On Photography (Inspired by Susan Sontag’s Essay of the Same Title)
I’m not sure exactly when I decided that I wanted to, but at some point in my early childhood, I had decided that I loved taking pictures and that I wanted to be a really good photographer. I knew that this took practice and a lot of knowledge of how a fancy, expensive camera works, but I had my tiny purple Kodak camera and the only knowledge I possessed about the art of photography was that in order to take a good picture, you had to see the beauty in everything. I felt it took a special eye to do that, and I was teaching myself how to look for it.
So when Sontag says in her essay On Photography that “Photography has become one of the principal devices for experiencing something, for giving an appearance of participation,” I would agree. I took my camera with me in this old black camera bag my dad had given to me to every field trip, family event, or school party where I felt there might be something happening worth capturing. I had always wanted to feel more involved in these special events, but I was too shy and resorted to using the camera as a comfort blanket. I didn’t want my picture taken, so I decided to take the pictures instead. I felt taking these pictures was a valid excuse for me to not have to actually participate in these events and also a great way for me to avoid the social awkwardness I felt that I caused.
Sontag has a really interesting viewpoint on photography when she says “Photography is essentially an act of nonintervention” and later expands this point by saying “the person who intervenes cannot record; the person who is recording cannot intervene”. This is a very logical approach to the act of photography. Obviously a person who is taking the photo cannot physically be participating in the event they’re photographing, but a picture only takes a few moments to capture. Sontag seems to have a very negative connotation associated with this idea of “nonintervention”, but I don’t believe it is always that way. I can see how in some instances, it might be a better choice to stop a wrongdoing than to record it, but photographing the moment is sometimes very beneficial in the future. It is primarily by pictures that we remember and if that person had not stopped for the few moments it took to get a good picture, what account would we have of our history? If I hadn’t taken all of the photos that I had during field trips in grade school, I don’t believe I could remember them as well. Even now, if you were to ask me to tell you about one in particular, I wouldn’t be able to tell you very much, but give me a stack of the photos I took from that trip and suddenly memories would come flooding back in. It might sound crazy, but even with some of these photos, particularly in ones that I took, I can remember the moment almost as if it was happening right now.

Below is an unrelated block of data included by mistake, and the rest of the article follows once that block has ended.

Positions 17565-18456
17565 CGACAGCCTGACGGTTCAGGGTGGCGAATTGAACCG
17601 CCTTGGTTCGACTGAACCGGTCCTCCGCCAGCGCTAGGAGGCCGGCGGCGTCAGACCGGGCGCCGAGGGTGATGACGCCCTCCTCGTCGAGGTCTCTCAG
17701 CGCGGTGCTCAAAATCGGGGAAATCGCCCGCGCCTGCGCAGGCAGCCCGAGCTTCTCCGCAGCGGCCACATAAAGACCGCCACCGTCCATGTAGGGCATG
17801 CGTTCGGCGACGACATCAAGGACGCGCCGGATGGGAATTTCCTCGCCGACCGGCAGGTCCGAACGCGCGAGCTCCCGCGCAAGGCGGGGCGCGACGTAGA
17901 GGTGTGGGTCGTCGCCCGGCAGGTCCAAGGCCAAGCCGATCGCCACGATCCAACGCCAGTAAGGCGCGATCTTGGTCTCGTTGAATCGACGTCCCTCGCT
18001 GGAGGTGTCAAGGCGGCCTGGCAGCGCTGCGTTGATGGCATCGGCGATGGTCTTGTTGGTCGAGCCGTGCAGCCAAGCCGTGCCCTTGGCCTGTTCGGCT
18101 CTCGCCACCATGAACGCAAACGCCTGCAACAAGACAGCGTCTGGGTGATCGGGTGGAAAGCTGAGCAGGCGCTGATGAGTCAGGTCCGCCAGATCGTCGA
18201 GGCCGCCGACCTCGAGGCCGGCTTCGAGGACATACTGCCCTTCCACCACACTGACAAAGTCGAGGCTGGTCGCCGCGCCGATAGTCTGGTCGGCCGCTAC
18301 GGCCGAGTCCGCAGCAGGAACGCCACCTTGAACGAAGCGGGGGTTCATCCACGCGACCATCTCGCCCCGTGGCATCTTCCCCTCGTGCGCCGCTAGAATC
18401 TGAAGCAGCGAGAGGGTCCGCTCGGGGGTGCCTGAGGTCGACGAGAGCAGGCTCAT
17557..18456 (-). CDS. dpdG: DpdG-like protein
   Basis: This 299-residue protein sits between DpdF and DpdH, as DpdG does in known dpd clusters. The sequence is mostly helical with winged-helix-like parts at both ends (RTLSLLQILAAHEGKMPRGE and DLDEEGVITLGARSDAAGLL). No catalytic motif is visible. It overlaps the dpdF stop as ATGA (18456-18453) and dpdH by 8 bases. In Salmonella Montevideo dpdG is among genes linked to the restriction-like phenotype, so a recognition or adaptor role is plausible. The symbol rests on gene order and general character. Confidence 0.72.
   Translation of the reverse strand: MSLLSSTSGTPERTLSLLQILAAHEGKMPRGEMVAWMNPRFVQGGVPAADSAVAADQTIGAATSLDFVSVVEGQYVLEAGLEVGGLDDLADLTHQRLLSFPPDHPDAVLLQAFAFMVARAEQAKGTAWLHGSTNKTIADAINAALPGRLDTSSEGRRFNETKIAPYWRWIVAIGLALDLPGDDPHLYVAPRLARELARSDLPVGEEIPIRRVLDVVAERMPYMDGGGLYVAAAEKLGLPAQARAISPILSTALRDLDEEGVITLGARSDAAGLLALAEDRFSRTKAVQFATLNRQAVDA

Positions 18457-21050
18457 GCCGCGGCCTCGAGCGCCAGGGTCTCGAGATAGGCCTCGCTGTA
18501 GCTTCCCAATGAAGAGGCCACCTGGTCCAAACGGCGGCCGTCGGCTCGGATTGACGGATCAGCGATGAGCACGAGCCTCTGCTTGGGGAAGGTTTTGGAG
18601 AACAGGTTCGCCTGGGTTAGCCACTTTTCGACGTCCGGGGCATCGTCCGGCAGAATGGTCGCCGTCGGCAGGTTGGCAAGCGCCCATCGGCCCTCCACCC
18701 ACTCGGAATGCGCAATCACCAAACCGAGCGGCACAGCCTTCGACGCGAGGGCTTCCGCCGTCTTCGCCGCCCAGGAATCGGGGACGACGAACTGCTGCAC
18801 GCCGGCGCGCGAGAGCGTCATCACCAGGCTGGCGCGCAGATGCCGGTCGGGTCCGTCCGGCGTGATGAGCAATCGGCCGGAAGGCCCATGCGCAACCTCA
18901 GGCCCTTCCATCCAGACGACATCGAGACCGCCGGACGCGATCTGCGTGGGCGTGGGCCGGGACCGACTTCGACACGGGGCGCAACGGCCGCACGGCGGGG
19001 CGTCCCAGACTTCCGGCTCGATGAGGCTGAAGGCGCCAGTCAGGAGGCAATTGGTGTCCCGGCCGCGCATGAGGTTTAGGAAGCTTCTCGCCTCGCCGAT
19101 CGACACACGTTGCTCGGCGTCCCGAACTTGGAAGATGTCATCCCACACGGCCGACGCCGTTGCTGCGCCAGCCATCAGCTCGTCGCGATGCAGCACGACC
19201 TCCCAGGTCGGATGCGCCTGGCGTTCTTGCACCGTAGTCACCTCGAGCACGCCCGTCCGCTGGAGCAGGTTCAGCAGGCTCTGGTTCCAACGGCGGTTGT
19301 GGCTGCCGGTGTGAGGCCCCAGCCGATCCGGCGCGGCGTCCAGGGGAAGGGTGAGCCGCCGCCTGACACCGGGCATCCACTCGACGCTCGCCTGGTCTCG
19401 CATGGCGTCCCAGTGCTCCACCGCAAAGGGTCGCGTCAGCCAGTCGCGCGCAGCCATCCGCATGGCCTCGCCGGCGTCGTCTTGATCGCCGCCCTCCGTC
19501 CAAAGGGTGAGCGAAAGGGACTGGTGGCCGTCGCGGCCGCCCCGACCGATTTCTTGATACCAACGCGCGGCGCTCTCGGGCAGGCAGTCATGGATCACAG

I still take photos, but not quite to the almost obsessive compulsive way that I used to. I don’t feel like I have to take a million photos to save the moment in my memory. I know now that the most important moments will be remembered in other ways. Oddly enough now, instead of being behind the camera, I often find myself in the picture, by myself. The presence of the social networking like Twitter and Facebook have brought this about because when you make a profile on any of these sites, they’re all about you and how you want to present yourself. I would sum up social networking’s purpose in three words: individualized attention seeking. However, the attention you seek isn’t always the attention you get. I have noticed from the many “selfies” that girls tend to take and post on these sites that the less clothing they have on, the more “likes” they’ll get. Sure, they want the likes. We all want approval and that’s what those likes give us. It lets us feel better about ourselves and it’s a glorified way of asking all of your friends (and now the internet)”Do I look pretty?” However, most of the people who are ‘liking’ the photo are not necessarily approving of you, but of the revealing photo you are using to represent you. I read a joke once that said something like “Wow, you don’t look like 200 likes in person” and though it may be a bit harsh, I found it hilarious because of how true it can be. People don’t present themselves on these sites as they truly are, so it can be a bit of a surprise when you see this person in real life with no filter or hashtags to decorate them. You realize that people are not as “swag” as they edit themselves to be.
I learned in a photography class I took in high school that you can manipulate your subject to look a lot differently than it might appear simply by altering the angle with which you take the photo. Finally, after years and years of aspiring to be a great photographer, I understood how you could see the beauty in everything. All you had to do was alter the angle.
"There are some people who could hear you speak a thousand words, and still not understand you. And there are others who will understand — without you even speaking a word."